Cultural Differences Between America and Europe

“The first time I went to London I asked a barista – and she looked at me like I had a third arm sticking out of my neck.”

Everyday “norms” can vary from country to country – and sometimes these cultural differences are vast, while other times they are more subtle.

And there’s nothing like a good Reddit thread to remind you that cultural norms that seem minor in the scheme of things might be considered a bit taboo in other parts of the world, especially Europe. I recently got lost reading a thread where u/Raphael_Olbert asked, “What’s usual in America, but not in Europe?” because a lot of answers that I honestly hadn’t thought of until now. Here are a few.


“Driving long distances for things not related to pleasure travel.”

Oatawa/Getty Images/iStockphoto/Via Getty Images


“Parking lots larger than the building they serve.”



“Amount of water in the toilet.”

Calvin Chan Wai Meng/Getty Images/Via Getty Images

Muhammad Rayhan Haripriatna/Getty Images/iStockphoto/Via Getty Images


“Well, while I was in New York, the waiter took my credit card and left, and I was instantly angry. I thought, ‘WTF?’ It’s strange when someone accepts your card and then returns to Europe because usually all card transactions are done in front of the cardholder.”


Chadchai Krisadapong/Getty Images/iStockphoto/Via Getty Images


“Cashiers on their feet. For God’s sake, let those poor people sit down.”



“Tax not included in the prices shown – it is added at the end.”



“A public restroom that has a one-inch gap on either side of the door so everyone can see you shitting.”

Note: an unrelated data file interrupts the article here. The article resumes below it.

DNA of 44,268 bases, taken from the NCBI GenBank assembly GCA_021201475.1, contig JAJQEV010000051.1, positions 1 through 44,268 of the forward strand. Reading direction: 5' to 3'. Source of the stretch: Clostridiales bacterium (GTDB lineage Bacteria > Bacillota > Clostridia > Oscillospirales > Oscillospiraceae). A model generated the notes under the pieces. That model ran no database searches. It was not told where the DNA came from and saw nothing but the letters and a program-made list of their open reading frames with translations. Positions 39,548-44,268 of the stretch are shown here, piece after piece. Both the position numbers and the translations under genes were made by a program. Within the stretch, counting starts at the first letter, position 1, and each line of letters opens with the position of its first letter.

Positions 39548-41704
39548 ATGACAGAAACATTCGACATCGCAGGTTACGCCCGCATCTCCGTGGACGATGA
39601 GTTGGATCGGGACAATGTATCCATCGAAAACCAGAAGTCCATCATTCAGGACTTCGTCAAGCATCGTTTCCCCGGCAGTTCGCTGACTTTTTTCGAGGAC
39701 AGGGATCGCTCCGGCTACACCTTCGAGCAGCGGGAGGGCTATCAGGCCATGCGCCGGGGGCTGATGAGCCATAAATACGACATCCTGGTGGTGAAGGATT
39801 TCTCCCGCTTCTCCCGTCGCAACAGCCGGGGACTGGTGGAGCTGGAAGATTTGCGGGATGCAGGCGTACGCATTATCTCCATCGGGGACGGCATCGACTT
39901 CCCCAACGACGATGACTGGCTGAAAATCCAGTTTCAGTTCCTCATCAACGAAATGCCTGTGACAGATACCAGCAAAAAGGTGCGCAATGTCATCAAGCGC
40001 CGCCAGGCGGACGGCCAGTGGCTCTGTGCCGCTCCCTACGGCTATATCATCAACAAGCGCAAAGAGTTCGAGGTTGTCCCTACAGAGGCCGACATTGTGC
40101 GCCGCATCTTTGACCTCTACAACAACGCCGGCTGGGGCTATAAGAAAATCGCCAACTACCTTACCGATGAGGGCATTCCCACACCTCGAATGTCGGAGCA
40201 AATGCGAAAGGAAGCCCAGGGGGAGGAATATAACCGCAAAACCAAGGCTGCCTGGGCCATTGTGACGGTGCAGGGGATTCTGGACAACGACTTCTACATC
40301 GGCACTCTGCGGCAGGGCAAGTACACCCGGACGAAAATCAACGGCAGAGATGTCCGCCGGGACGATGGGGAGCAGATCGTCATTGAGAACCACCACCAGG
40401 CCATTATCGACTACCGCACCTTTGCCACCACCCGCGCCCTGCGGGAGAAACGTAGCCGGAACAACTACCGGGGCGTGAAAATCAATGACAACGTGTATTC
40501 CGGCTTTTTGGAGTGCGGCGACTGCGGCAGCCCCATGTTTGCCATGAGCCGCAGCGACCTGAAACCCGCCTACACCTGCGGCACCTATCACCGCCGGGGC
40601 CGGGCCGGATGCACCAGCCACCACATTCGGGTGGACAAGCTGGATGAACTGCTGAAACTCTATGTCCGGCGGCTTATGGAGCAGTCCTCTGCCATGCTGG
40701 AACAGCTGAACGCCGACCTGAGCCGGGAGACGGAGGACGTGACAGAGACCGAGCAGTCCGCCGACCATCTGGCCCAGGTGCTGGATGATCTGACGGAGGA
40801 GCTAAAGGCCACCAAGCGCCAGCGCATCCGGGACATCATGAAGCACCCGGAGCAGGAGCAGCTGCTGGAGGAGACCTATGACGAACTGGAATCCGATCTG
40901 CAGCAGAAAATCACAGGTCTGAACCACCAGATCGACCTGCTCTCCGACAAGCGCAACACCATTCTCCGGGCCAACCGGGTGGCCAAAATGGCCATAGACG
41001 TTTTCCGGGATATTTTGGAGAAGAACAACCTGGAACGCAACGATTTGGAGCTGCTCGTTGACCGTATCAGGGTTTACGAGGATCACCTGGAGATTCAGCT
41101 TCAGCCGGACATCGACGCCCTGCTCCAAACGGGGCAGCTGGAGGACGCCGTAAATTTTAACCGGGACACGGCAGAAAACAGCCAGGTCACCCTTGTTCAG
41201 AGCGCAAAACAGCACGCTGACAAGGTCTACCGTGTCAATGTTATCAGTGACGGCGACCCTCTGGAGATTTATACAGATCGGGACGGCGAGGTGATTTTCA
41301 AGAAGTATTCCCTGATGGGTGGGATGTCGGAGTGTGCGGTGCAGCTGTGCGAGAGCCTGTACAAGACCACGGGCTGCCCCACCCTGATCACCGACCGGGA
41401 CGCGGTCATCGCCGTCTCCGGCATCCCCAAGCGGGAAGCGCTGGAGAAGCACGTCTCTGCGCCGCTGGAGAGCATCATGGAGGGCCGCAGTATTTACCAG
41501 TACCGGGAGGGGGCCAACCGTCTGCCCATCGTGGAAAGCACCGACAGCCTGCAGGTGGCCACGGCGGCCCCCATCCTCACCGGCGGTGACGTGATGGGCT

Laura Beach/Getty Images/EyeEm/Via Getty Images


“Waiters are constantly watching you, even if it means interrupting a conversation. In Europe, they leave you alone unless you obviously need something.”



“Gossip. The first time I went to London, I asked a Starbucks barista how her day was going and she looked at me like I had a third arm sticking out of my neck.”



“Incredibly large portions of food in restaurants.”

D3sign / Getty Images / Via Getty Images


“Smiling at people/people watching. In the US it’s a way to pass the time, but in some European cities you look like a jerk (in my experience).”



“The date, putting the day after the month. Why is it the 4th of July, right? Then why is it written 7/4?”

Pakin Songmor/Getty Images/Via Getty Images


“Cutlery juggling. Americans cut their food with the knife in the right hand and the fork in the left hand, but then put the knife down and swing the fork in the right hand to eat only with the fork. When they need the knife again, they put the fork back in their left hand and take the knife with their right. They do this several times throughout the meal. Why? And this is done everywhere in the United States?

Hispanolist/Getty Images/Via Getty Images


“Honestly, reusable water bottles. One of my biggest issues with visiting/living in Europe is that I can’t fill my water jug ​​anywhere. I constantly buy plastic bottles and I hate this.”

Westend61/Getty Images/Westend61/Via Getty Images


“The fact that your sick days aren’t counted. In America sick days are numbered according to the number of days. In Europe you can just call in sick for as many days as you are sick. Much better system to My opinion.”



“Medicine cabinets behind the bathroom mirror. A guy I was with in college said he moved in and for SIX MONTHS he had no idea it was a cabinet. It wasn’t until he asked his father where the drugs were that he was told.”

Photo_chaz/Getty Images/iStockphoto/Via Getty Images

Are there any American cultural norms that are missing from this list? Tell me in the comments below!

Mary I. Bruner